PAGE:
• Cancer type: Suicide is more common among people with lung, prostate, pancreatic, esophageal, stomach, and head and neck cancers (such as pharyngeal (throat) cancer and laryngeal (voice box) cancer). One study found that male patients with pancreatic cancer had a suicide risk 11 times that of the general population. A Korean study found that suicide in women occurred most commonly in those with lung cancer. A 2017 study by the American Thoracic Society found that of all cancers, those with lung cancer have the highest risk of suicide. In that study, the risk of suicide for all cancers combined was 60% higher than for those without cancer. Among those with lung cancer, the risk was 420% higher than average.
  • Race: Suicide rates appear to be higher in non-Hispanic whites than in other races.
  • Poor prognosis: People who have a cancer that carries a poor prognosis (lower life expectancy) are more likely to consider suicide than those with earlier stages of the disease. Metastatic disease (cancer that has spread to other regions of the body) is associated with a higher risk of suicide.
  • Pain: Pain that is inadequately controlled is associated with a higher risk. Thankfully, most cancer pain can be controlled, and many cancer centers now offer palliative care teams to help address the symptoms of cancer and its treatments.
  • Depression and anxiety: It was found that people who experience depression, anxiety, or post traumatic stress syndrome in addition to cancer have significantly more suicidal thoughts than those who don't experience these symptoms.
  • Inability to work: Suicidal thoughts were six times more common in people who were unable to perform the duties required by their job.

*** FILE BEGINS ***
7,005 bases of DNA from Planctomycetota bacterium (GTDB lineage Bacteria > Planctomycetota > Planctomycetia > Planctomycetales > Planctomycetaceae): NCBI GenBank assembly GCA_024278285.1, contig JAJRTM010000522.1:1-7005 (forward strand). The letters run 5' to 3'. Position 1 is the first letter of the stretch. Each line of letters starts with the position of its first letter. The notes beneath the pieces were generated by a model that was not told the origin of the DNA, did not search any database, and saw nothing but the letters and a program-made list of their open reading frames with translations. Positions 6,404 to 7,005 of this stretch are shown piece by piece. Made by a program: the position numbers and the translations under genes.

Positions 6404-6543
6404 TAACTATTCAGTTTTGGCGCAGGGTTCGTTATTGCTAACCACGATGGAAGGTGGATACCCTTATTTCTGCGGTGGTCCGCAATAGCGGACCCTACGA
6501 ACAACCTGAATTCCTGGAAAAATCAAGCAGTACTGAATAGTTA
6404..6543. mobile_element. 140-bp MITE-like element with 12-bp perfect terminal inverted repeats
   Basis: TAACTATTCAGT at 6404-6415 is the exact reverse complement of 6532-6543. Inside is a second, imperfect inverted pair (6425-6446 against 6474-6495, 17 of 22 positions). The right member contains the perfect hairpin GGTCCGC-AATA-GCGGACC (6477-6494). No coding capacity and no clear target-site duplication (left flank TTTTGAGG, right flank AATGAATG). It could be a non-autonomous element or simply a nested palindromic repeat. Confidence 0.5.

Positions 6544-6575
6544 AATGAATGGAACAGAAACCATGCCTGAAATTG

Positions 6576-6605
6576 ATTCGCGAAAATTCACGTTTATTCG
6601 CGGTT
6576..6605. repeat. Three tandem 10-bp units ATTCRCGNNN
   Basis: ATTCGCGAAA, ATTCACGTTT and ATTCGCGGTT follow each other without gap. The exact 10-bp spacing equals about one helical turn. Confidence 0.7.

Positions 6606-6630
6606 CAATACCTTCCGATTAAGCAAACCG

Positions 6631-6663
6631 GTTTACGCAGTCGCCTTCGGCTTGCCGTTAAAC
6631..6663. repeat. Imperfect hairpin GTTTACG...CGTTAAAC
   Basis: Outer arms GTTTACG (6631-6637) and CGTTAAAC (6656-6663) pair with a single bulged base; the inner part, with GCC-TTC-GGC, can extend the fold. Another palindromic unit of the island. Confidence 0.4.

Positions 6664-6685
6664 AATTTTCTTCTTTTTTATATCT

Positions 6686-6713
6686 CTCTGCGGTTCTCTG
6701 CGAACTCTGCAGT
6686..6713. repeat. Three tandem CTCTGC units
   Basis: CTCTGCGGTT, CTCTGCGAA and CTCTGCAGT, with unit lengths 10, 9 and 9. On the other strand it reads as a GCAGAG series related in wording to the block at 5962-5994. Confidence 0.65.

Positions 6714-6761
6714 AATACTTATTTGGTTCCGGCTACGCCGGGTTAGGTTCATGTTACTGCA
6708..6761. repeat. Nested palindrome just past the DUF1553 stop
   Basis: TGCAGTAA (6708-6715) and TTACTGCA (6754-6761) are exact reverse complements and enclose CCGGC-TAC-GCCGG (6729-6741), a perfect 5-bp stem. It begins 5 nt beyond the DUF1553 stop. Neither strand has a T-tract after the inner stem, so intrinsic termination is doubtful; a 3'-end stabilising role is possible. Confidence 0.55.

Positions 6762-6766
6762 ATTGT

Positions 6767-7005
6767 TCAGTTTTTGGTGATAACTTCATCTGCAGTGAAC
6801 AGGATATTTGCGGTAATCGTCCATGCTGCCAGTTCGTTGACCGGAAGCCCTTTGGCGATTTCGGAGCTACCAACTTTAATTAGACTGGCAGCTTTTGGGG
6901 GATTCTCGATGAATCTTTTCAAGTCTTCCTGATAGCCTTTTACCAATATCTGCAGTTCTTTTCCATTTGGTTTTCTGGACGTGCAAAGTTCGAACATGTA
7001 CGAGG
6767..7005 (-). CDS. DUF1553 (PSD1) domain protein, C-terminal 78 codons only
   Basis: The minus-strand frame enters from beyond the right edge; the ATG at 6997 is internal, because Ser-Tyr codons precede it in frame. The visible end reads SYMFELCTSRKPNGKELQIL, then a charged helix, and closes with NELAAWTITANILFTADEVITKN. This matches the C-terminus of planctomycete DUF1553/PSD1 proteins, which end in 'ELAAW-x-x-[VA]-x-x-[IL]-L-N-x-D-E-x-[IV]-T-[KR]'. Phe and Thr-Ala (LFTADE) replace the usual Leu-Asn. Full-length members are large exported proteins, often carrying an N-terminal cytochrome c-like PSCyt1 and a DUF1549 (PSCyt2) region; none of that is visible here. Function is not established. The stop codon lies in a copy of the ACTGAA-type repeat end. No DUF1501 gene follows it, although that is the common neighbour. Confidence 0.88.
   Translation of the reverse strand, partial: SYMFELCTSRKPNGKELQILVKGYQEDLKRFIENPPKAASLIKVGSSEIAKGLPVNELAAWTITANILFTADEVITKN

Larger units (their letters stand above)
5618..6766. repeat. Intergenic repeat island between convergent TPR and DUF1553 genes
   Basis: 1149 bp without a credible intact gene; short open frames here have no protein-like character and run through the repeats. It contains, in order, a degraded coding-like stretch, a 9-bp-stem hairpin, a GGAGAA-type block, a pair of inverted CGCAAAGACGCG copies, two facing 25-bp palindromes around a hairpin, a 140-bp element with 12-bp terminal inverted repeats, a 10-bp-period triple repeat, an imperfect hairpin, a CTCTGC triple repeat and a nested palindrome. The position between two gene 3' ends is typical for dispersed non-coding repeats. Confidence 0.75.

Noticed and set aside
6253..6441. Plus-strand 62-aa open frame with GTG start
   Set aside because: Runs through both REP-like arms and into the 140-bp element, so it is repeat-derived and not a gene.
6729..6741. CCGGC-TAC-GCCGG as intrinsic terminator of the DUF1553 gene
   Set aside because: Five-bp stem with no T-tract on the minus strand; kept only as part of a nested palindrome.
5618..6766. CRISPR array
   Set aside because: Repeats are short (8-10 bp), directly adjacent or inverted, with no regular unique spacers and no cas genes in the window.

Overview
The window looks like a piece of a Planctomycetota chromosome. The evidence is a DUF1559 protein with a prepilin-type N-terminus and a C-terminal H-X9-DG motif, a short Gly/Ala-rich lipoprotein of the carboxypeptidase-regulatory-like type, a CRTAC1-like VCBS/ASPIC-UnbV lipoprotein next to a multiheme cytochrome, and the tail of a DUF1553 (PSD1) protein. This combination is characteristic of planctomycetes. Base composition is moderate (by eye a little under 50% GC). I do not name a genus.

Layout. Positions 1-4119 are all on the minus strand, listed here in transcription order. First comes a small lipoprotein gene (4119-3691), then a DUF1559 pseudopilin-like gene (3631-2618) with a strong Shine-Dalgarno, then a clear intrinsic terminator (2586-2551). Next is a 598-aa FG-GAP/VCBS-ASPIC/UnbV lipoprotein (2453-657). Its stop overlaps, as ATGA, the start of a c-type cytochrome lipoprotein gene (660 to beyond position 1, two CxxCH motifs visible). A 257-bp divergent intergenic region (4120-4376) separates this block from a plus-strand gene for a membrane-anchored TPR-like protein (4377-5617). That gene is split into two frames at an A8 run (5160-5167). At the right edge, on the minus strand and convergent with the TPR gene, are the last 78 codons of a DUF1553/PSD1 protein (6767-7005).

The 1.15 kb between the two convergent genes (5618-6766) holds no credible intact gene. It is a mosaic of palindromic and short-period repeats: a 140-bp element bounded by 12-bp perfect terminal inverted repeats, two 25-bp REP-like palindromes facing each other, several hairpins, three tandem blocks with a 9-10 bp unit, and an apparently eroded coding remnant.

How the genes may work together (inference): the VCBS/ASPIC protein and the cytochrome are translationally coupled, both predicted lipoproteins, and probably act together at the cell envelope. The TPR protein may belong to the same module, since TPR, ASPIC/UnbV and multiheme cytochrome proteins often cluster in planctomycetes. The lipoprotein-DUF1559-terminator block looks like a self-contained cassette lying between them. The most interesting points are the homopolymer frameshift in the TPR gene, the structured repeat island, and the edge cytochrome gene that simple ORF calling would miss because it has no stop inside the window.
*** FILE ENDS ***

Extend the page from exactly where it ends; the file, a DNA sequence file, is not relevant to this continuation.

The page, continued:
• Spirituality: In a few studies, people who stated they had "no religion" experienced significantly more suicidal thoughts than those who attended religious services.
  • Social factors: People who weren't married were more likely to attempt suicide than those who were married. Suicide was also more likely in people without a high school education.

General Risk Factors

Although many factors that can increase someone's risk for suicide have been identified, some common ones to consider include:

  • A family history of suicide, depression, or mental illness
  • Previous suicide attempts
  • Having a plan as to how they would commit suicide
  • Access to firearms
  • A sense of hopelessness

When Should You Be Concerned?

Knowing the statistics, if you have a loved one with cancer it is crucial to be aware of the warning signs of suicide. Yet these signs and symptoms can be more difficult to interpret in the setting of cancer. For example, giving things away that are important can be a warning side of suicide, but it can also be normal, even a healthy sign that someone is accepting their impending death in the setting of advanced cancer.

Warning Signs

  • Having a plan about how they would commit suicide.
  • Giving away things of importance.
  • Engaging in risky behavior, such as driving too fast or skipping needed medications.
  • Suddenly acting happy or calm after a period of appearing down and depressed.

Trust your gut. If your intuition is sending off warning signals—even if none of the other warning signs are present—listen to your inner voice and seek help for your loved one.


Is there anything you can do to lower the risk of suicide in a loved one? It's true that sometimes people commit suicide no matter what you may do to try and prevent it. But sometimes there are things you can do that may lower the risk a bit.